Stuart Southall recently wrote to The Times regarding pension adequacy, automatic enrolment and pension contribution rates. The letter was published in the national newspaper on Friday 21 April.
“Sir, You report (Apr 20) that the Institute for Fiscal Studies has enlisted Lord Darling of Roulanish and David Gauke to take a fresh look at pension policy to try to head off a looming crisis. The IFS is right to be concerned, given the demise of defined benefit pension schemes in the private sector, and given that pension saving is now largely voluntary. A broadbrush, but useful, actuarial rule of thumb is that to save for an adequate pension you should contribute at about 50 per cent of the age at which you start. So someone entering the workforce at age 20 should look to consistently save 10 per cent of earnings, but anyone putting it off until age 50 will have to pay 25 per cent.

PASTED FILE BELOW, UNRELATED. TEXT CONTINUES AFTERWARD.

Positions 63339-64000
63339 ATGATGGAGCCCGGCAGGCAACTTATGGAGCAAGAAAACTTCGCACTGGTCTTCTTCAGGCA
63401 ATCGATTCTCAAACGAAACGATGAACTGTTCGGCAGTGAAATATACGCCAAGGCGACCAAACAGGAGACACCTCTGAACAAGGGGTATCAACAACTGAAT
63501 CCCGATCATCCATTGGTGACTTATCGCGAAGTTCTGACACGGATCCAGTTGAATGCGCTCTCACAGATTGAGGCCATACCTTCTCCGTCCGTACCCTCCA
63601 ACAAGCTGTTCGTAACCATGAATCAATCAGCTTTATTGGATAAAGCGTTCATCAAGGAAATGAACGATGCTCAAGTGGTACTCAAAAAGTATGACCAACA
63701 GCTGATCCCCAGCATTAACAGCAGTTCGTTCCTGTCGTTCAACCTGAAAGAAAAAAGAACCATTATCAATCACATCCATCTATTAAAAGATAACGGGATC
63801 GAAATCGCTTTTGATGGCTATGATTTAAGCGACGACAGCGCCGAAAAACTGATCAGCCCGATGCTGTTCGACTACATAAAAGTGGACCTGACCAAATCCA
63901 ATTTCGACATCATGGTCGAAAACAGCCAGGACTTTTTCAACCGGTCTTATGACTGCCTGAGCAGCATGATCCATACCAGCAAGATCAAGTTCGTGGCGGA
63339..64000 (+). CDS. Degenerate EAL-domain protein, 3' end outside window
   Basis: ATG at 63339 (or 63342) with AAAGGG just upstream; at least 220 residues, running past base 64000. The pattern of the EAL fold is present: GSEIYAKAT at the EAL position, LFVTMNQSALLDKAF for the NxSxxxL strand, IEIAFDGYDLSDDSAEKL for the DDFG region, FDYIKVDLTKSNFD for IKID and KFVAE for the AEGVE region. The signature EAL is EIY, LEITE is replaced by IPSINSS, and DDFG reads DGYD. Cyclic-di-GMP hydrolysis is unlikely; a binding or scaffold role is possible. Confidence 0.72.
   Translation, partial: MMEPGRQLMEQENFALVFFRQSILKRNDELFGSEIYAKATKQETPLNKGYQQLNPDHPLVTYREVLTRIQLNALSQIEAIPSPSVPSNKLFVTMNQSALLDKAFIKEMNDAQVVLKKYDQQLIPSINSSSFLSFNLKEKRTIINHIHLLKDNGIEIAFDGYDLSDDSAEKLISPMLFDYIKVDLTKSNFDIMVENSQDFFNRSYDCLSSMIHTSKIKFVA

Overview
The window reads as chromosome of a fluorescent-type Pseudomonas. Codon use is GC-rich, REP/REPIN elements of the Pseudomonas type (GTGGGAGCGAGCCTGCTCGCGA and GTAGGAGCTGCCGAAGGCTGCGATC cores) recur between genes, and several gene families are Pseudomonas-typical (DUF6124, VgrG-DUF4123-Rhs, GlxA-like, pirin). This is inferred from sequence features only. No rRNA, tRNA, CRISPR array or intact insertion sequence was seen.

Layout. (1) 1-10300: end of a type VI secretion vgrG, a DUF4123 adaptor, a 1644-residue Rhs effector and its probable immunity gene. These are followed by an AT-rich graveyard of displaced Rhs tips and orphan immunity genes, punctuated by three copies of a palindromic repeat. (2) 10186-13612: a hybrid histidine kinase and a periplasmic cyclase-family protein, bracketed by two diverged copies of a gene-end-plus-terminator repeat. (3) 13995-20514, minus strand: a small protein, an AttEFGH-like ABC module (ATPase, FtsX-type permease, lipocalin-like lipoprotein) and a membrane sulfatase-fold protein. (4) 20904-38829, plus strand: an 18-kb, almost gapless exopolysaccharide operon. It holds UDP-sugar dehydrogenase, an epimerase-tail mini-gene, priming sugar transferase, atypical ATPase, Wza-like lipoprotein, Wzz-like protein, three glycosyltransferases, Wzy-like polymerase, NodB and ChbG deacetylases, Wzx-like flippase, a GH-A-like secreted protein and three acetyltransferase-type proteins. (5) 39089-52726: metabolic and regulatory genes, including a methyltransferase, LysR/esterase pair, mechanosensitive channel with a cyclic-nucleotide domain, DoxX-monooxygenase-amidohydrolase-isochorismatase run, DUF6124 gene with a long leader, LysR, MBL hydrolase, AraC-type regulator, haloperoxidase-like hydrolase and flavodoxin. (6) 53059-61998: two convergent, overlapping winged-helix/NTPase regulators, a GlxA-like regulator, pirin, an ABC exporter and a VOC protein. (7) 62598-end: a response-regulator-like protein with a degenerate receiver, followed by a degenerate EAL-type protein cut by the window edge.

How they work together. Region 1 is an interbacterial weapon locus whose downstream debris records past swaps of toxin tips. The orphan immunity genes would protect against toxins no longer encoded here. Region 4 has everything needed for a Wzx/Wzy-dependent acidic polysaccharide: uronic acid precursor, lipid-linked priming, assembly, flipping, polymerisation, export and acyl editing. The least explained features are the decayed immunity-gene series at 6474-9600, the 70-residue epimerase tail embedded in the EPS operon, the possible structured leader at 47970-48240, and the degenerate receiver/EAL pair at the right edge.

With auto-enrolment contribution rates set too low and with an employee option to opt out, many will save nowhere near enough. And, compared with the heyday of defined benefit provision, many savers must now repay student debt and grapple with the inflated costs of property. Pensions have often been regarded as deferred pay, but we may be heading for a time when they give rise to deferred pain.”